The enigmatic Planet Nine, an unknown giant mass lurking at the edge of our solar system, has captured scientists and conspirators alike for years, but we may finally have a way to find them once and for all.
Planet Nine is the name of a Titanic object that interrupts the orbits of objects in the Kuiper Belt beyond Neptune. It is believed that it is located somewhere in the region of five times the mass of the earth. We do not know exactly what it is. We do not know exactly where it is, and we do not even know where to start looking for it. But now a research team thinks we may already have all the data we need.
According to the authors of the study, Matthew J. Holman, Matthew J. Payne, and Andras Pa, NASA's Transiting Exoplanet Survey Satellite (TESS) may have already discovered the elusive beast in a plethora of data already captured.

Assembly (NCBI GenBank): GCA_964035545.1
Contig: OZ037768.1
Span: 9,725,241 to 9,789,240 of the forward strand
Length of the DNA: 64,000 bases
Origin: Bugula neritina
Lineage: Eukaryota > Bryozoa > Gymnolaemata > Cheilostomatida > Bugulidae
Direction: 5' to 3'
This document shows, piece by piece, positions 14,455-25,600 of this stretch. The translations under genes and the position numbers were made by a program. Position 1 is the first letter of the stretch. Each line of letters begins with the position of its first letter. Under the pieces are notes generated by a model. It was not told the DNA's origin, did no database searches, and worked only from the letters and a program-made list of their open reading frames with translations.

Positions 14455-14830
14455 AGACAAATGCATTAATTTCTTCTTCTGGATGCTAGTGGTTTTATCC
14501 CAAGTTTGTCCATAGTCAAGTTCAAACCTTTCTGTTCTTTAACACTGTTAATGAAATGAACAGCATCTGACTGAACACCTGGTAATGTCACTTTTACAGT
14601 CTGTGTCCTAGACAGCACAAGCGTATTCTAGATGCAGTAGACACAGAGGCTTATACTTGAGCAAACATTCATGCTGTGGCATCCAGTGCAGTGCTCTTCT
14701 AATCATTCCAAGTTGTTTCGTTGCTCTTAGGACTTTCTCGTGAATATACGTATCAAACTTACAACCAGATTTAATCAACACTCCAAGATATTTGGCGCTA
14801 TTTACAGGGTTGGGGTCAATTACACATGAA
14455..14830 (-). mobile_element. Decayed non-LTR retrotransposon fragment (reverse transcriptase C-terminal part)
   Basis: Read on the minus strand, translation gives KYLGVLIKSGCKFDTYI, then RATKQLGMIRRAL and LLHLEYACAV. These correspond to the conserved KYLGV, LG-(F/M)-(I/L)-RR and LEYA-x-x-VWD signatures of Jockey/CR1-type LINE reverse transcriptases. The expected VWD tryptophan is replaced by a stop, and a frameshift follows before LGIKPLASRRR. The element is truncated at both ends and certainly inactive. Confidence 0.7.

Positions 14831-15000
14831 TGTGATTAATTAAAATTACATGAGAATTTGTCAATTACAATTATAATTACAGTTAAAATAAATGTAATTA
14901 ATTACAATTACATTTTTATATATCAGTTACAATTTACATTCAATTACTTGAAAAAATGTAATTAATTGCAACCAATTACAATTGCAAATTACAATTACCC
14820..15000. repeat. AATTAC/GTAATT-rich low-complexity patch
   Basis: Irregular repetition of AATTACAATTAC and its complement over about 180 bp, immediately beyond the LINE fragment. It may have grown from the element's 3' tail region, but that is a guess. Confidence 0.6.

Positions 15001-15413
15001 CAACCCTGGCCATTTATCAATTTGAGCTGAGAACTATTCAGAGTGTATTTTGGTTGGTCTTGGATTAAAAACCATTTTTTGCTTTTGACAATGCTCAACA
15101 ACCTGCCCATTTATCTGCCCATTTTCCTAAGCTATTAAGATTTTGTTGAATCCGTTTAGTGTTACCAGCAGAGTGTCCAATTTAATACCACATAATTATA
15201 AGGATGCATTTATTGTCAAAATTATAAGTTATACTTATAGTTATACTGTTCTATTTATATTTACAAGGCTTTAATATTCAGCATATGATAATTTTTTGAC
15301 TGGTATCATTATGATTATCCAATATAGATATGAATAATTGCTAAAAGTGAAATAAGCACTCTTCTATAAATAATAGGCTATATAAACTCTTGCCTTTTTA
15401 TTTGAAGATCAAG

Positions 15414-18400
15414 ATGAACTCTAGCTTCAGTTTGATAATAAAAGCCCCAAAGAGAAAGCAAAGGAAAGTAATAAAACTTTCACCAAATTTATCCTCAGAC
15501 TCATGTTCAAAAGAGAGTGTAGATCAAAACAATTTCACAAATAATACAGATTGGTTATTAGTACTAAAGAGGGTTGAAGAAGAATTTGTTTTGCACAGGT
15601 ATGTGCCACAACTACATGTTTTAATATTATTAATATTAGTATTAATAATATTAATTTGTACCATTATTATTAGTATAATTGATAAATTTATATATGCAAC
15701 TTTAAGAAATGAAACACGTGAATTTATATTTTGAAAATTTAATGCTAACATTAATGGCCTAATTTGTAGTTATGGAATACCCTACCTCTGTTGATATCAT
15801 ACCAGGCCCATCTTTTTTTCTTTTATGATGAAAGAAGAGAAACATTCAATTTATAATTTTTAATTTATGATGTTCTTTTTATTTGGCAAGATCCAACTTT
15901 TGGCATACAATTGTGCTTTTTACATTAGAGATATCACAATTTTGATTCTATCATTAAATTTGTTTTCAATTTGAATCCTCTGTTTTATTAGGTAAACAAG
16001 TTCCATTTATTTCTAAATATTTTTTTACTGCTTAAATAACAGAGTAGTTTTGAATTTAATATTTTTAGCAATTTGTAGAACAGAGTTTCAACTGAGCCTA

TESS chases after exoplanets using the transit method the distant starlight. However, a single exposure could not possibly capture something as remote and weak as Planet Nine. This would be another technique called digital tracking.
In digital tracking, images from the same field of view stack on top of each other, increasing the brightness of distant objects. The technique has proven to be extremely effective at finding new asteroids, but it still has to be used in the search for Planet Nine or the mysterious, massive object that is beyond Neptune.
But since Planet Nine is a moving target, some calculations (or assumptions in layman terms) are needed to determine its trajectory as such, moving across the void of space , This would theoretically allow the scientists to stack the images and improve the brightness of the object.
"To discover new objects with unknown trajectories", the researchers wrote in their work, "we can try all kinds of orbits!"
Digital tracking was used in conjunction with the Hubble Space Telescope to discover multiple objects beyond Neptune, technology is proven, but the task is somewhat daunting.
While it is virtually theoretically possible to find Planet Nine in the TESS data, everyone hopes that in a Herculean task, it would be possible to test in all possible orbits whether even the most powerful supercomputers in the world would take a certain amount of time to do so to reach.
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